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Does the Noise in My Head Bother You?: A Rock 'n' Roll Memoir

by Steven Tyler

Other authors: David Dalton

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4482343,245 (3.13)5
The frontman of the classic rock band Aerosmith tells his story, including his rise to rock stardom in the 1970s, the band's drop in popularity, and their comeback in the late 1980s and 1990s.
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Showing 1-5 of 23 (next | show all)
Well, that was a terribly ADHD, non-linear memoir! Not that I expected more, but, well, maybe I did. It was very Steven Tyler, but a little more from A to B to C might have helped.

I'm not a real big Aerosmith fan, but when a friend loaned me this book I thought it would be pretty entertaining. I do like some Aerosmith songs, they are catchy and fun. This book did entertain. There were some funny parts and some sad parts. And all the while you are watching a train wreck. When that train derails, its gonna be one massive, gruesome, bloody accident.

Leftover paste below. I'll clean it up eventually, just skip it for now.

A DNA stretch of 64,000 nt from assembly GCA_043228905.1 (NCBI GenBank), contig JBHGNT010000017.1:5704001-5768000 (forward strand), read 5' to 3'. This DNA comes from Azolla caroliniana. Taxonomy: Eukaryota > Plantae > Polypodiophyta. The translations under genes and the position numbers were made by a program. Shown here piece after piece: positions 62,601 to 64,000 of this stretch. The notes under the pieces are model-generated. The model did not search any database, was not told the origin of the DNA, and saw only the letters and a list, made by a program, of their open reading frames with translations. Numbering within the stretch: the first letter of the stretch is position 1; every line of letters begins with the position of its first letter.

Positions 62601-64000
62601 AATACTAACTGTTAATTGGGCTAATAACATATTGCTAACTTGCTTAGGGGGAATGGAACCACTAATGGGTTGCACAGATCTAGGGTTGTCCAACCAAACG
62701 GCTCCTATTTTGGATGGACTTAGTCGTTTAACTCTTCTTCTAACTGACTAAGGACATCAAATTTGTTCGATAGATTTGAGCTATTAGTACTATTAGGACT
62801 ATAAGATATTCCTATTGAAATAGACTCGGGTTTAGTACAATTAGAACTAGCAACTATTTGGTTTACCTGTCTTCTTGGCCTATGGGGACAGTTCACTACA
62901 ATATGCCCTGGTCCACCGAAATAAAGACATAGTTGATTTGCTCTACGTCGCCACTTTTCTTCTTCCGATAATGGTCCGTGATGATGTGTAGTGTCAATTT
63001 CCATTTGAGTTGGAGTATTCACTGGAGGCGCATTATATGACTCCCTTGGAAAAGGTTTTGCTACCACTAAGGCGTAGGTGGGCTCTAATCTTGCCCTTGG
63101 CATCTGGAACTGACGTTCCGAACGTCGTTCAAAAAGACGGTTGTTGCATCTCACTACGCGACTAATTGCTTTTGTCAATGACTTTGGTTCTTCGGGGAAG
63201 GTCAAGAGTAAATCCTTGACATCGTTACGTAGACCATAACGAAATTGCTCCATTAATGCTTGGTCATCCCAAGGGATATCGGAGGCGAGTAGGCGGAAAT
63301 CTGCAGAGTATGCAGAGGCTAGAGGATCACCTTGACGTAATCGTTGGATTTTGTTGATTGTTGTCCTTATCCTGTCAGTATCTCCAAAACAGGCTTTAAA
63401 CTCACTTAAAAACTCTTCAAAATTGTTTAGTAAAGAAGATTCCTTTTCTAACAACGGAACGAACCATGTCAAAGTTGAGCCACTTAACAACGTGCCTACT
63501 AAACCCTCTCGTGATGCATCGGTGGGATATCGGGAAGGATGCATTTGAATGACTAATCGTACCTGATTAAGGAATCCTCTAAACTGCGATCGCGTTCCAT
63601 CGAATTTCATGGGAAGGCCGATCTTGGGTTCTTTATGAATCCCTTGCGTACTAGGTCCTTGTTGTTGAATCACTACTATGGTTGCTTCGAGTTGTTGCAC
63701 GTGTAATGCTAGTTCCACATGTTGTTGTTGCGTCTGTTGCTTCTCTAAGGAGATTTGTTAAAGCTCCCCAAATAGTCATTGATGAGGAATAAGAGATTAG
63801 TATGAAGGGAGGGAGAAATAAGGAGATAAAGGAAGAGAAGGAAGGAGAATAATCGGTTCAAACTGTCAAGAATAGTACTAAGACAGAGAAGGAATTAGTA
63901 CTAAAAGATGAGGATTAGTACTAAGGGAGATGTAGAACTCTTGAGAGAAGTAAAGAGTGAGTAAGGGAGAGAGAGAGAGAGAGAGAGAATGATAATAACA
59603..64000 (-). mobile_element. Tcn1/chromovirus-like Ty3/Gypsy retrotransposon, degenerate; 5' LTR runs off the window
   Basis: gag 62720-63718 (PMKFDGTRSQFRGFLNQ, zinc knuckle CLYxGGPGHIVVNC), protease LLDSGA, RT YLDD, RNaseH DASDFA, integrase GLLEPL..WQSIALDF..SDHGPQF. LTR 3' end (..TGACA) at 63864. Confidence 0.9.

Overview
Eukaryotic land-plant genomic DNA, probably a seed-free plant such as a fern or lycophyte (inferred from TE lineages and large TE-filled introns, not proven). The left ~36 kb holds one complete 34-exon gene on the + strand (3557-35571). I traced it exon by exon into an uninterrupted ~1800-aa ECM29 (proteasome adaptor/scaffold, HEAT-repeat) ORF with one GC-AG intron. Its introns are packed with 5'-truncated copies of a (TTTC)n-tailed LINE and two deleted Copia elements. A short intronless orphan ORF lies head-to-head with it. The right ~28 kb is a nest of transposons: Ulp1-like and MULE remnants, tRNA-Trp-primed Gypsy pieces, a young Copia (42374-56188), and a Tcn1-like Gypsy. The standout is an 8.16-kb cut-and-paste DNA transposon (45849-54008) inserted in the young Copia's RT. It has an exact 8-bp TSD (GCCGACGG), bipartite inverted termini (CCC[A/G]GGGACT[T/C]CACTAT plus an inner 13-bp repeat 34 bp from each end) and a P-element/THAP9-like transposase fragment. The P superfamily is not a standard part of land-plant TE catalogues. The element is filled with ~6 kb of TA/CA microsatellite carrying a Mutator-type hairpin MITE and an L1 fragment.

So, questions arise. I wanted him to discuss meeting Liz when she's a teen, after finding out Steven Tyler is her dad. And what did his patents think of all of this? He stops mentioning them at some point. Does he hate his band members at the end of this book? Do they hate HIM?

I don't think less or more of Steven Tyler. He came across as I expected. The drug addiction, sad. The sex addiction? Sad, yes, but more disturbing than the drugs and alcohol. Okay, he has zero self control as far as girls. Some men are like that. He has a problem with women NOT understanding that. I don't even know what to say about that. I guess I can say I wouldn't date him and at least he's honest and not hypocritical. I did read some of this to my husband. He found his escapades pretty amusing.

Big ego, Big, big ego. That's why he's who he is. He's in his own world, he is his world. ( )
  Chica3000 | Dec 11, 2020 |
Wow. A walk through the psychedelic mind of song writer, musician, rock star Steven Tyler. Astonishing stamina. Interesting and unique perspective on a unique man. Not badly written and holds attention. ( )
  Karen74Leigh | Sep 4, 2019 |